Rebuild was spared from pandemic budget cuts. But Kenney said COVID-19 still slowed the program, as the city and the nonprofit organizations leading individual projects had to shift their focus to more urgent needs.

Kira Strong, Rebuild’s executive director, said things are moving along and residents can expect to see more ribbon cuttings and groundbreakings in the next year.

“We actually feel pretty proud of what we were able to accomplish in those three years [since the bond was issued], and then throw a pandemic into the mix,” she said.

Yet Kenney acknowledged that not all of the first set of Rebuild sites will be completed by the time he leaves office in January 2024.

“My hope is that the next mayor, whoever that may be, would not reverse the beverage tax,” Kenney said. “I expect to see these projects opening up two, three, four years after I’m gone.”

Jones said he’s worried that won’t be the case.

“I have lived through enough changes of administration to know that one administration’s priority might not be the new administration’s priority, and continuity is a concern,” he said.

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Councilmember Mark Squilla, whose district includes Heitzman Recreation Center, one of the groundbreaking ceremony locations Thursday, said he is pleased that work is beginning at more sites. He said he wished that it was moving faster, but he noted that Council had asked for the community engagement process that has taken so much time for Rebuild.

“There’s a lot of work in progress but it just seemed like nothing was happening,” Squilla said. “It was just a lot of background work happening and no physical work so I think a lot of Council members were saying, ‘What’s going on and why is it taking so long?’ ”

Council members are also eager to add more sites to Rebuild’s list. But Kenney said the scope of work at many existing sites has grown over time as the city discovers issues that must be addressed or as Council members advocate for extra amenities.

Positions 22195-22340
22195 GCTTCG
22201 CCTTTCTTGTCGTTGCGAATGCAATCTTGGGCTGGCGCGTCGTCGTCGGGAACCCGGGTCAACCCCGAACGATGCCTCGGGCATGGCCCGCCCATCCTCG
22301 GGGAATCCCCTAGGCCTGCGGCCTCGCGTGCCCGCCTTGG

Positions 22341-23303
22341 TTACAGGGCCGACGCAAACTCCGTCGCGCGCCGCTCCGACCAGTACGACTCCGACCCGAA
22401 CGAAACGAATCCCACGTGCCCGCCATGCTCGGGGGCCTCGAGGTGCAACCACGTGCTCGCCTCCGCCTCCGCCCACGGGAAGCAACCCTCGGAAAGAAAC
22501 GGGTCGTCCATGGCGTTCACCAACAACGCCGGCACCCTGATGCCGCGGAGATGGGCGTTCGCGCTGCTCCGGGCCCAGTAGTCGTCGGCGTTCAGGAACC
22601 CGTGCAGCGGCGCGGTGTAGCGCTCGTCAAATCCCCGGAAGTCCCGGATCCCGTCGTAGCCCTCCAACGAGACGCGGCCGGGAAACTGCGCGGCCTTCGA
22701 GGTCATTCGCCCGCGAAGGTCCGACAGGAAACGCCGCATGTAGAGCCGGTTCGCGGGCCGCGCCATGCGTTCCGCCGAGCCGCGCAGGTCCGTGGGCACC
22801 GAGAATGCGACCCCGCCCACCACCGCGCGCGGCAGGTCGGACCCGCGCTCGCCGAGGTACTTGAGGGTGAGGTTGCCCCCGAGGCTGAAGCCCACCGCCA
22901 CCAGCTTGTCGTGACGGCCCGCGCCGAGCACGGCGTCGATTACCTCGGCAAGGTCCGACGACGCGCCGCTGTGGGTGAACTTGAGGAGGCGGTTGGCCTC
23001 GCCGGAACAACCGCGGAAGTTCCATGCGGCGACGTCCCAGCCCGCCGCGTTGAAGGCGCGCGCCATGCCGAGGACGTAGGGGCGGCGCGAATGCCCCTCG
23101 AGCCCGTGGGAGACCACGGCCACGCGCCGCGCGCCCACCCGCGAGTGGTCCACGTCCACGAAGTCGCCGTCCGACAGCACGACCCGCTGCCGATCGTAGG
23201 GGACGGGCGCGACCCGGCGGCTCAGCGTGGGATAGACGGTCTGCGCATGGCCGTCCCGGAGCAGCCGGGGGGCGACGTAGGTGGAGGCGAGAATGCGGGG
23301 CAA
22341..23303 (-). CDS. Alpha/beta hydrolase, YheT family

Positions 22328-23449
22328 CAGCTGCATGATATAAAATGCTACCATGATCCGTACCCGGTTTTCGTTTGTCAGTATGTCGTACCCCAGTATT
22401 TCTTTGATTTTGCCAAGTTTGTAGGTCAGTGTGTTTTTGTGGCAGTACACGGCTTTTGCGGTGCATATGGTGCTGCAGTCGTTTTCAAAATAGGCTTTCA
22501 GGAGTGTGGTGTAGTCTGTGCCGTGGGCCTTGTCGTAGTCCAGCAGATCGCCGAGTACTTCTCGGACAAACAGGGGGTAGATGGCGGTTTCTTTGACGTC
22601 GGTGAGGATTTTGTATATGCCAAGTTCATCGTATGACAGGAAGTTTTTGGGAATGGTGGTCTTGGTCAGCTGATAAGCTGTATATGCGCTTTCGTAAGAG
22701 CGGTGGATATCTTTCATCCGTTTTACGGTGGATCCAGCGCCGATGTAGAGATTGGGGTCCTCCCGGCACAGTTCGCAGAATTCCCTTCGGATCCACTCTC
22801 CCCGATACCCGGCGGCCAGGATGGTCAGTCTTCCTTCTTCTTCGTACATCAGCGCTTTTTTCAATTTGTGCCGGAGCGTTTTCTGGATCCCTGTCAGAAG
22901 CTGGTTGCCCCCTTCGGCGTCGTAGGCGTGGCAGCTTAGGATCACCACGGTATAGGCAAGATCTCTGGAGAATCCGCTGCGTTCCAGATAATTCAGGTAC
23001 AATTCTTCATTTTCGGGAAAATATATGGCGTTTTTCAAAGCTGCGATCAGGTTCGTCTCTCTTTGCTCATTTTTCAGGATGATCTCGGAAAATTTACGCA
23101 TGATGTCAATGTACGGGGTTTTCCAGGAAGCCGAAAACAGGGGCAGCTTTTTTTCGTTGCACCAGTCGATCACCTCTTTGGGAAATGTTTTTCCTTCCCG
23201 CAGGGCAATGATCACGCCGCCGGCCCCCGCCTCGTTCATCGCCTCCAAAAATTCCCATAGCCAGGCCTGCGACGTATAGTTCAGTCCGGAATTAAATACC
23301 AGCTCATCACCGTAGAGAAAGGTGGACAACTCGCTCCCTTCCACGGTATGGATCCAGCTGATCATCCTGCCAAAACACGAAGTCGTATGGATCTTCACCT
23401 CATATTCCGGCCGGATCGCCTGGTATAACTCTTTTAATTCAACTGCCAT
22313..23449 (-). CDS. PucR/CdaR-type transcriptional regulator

“A roof isn’t sexy, electrical systems aren’t exciting, but some of this stuff just has to get done and it adds to the cost of the project and you really can’t see it with the eyes,” he said.

Jones said he is also concerned with the locations of the sites completed to date. Four of the nine completed projects are in Northeast Philadelphia, which has a greater share of white residents and less gun violence than other areas of the city. And one of Thursday’s groundbreaking ceremonies was also in the Northeast.

Overall, the Rebuild sites are spread throughout the city and some of the largest projects that have yet to break ground are in neighborhoods plagued by violence, such as Kingsessing Recreation Center and library in Southwest Philadelphia, Vare Recreation Center in South Philadelphia, and Cecil B. Moore Recreation Center in North Philadelphia.

Still, Jones said he’d like to hear from the Kenney administration how quickly those larger projects can be completed — and also focus on ensuring that the updated facilities have good programming to keep kids active and safe.

“We can build good buildings,” he said, “but we also need to build partnerships.”